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Guide to Mortgage Tax Credits: A First-Time Home Buyer’s Advantage

Written by:  

Lauren Hargrave

Lauren Hargrave

Lauren Hargrave

Personal Finance Writer

Lauren Hargrave is a writer from San Diego who focuses on technology, finance, and healthcare. She worked in finance for seven years before pivoting to a career in writing, and now, instead of putting numbers into spreadsheets, she writes about them instead.

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Fact Checked by:  

Dan Silva

Dan is the Vice President of Marketplace Lending at Own Up. Throughout his career, he has held executive leadership positions in the mortgage and banking industry.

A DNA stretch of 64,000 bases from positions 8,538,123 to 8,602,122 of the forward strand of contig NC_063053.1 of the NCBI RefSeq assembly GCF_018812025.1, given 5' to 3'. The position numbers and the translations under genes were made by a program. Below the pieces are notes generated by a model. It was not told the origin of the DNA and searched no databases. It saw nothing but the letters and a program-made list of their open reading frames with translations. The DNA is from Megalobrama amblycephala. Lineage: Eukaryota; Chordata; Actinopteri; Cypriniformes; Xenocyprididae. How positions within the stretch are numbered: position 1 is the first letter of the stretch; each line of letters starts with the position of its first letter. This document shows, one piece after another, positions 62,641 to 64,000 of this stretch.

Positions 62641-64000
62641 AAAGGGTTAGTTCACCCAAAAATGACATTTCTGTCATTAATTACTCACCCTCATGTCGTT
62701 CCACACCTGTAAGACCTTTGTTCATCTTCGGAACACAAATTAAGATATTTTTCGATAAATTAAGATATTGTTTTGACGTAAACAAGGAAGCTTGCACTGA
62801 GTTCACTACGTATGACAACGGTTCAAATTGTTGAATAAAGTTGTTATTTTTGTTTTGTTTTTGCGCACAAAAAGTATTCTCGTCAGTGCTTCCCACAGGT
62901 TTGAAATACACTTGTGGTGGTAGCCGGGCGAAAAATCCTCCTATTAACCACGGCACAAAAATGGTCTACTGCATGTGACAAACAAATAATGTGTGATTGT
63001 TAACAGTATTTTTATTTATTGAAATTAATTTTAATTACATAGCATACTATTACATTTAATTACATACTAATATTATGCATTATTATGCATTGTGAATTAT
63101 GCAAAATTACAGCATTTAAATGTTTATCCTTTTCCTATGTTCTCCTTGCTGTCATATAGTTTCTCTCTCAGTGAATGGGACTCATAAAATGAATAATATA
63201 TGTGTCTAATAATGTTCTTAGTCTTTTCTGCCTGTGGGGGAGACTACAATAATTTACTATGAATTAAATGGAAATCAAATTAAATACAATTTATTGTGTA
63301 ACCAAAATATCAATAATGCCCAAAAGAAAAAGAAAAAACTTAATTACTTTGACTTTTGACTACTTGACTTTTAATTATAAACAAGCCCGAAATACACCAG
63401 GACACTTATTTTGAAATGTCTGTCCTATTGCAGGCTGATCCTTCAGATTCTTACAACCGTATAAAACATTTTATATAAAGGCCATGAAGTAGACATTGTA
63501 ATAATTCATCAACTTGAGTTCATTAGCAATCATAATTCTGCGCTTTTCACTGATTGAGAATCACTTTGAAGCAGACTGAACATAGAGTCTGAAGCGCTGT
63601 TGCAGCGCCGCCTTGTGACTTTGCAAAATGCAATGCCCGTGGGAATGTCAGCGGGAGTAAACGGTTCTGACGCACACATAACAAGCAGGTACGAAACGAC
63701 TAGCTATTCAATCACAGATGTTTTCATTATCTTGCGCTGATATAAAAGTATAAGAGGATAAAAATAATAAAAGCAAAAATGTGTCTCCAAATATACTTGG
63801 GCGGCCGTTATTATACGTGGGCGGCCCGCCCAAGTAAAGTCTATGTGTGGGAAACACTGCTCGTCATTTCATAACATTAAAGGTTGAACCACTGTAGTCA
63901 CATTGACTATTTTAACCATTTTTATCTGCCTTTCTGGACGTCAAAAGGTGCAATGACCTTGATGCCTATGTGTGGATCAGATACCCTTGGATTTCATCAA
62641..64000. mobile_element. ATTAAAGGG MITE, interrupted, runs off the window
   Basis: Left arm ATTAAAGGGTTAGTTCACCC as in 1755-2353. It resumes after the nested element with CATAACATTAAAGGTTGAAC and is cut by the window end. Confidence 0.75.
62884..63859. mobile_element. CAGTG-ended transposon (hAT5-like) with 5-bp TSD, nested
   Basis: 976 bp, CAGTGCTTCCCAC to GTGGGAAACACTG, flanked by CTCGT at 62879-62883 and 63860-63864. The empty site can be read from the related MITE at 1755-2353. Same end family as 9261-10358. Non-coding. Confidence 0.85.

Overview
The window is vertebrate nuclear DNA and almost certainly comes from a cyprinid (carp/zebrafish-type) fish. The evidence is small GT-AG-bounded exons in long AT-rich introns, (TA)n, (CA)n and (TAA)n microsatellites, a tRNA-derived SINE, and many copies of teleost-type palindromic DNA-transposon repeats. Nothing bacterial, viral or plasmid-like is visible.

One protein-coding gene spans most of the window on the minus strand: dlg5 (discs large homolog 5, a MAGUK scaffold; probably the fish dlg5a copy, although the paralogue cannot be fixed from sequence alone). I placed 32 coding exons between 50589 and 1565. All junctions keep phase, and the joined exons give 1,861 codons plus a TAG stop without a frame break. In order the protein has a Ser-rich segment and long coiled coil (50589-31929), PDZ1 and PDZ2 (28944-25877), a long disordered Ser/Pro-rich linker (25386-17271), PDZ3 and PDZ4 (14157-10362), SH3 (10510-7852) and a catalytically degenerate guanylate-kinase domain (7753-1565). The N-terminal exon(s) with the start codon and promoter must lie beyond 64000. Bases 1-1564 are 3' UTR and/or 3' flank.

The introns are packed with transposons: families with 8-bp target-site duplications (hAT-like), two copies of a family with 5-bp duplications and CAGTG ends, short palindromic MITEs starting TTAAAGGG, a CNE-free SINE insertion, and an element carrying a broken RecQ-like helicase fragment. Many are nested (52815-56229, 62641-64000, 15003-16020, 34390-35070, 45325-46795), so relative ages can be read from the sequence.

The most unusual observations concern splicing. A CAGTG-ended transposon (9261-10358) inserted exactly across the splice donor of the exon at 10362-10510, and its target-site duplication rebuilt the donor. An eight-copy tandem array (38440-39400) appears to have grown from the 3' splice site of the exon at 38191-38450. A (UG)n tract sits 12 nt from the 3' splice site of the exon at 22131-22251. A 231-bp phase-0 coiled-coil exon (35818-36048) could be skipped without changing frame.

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A wad of $100 bills

Buying your first home is a major milestone. It is likely to be the largest purchase you will ever make, so finding ways to make it more affordable is a good idea. One of the programs available to first-time homebuyers that can make monthly mortgage payments more affordable is the mortgage credit certificate (MCC) program.

In this post we’ll tell you how this program works, how it can reduce your federal taxes, how to access it, and other ways you can save money as a first-time homebuyer.

What are First-Time Homebuyer Tax Credits?

A Mortgage Tax Credit Certificate – or an MCC – provides first-time homebuyers with a federal tax credit against their federal income tax liabilities. The credit will be calculated based on a percentage of their homebuyer’s mortgage loan interest.

A tax credit is different from a tax deduction in that:

  • Credit applies dollar-for-dollar to the amount you owe in federal income tax.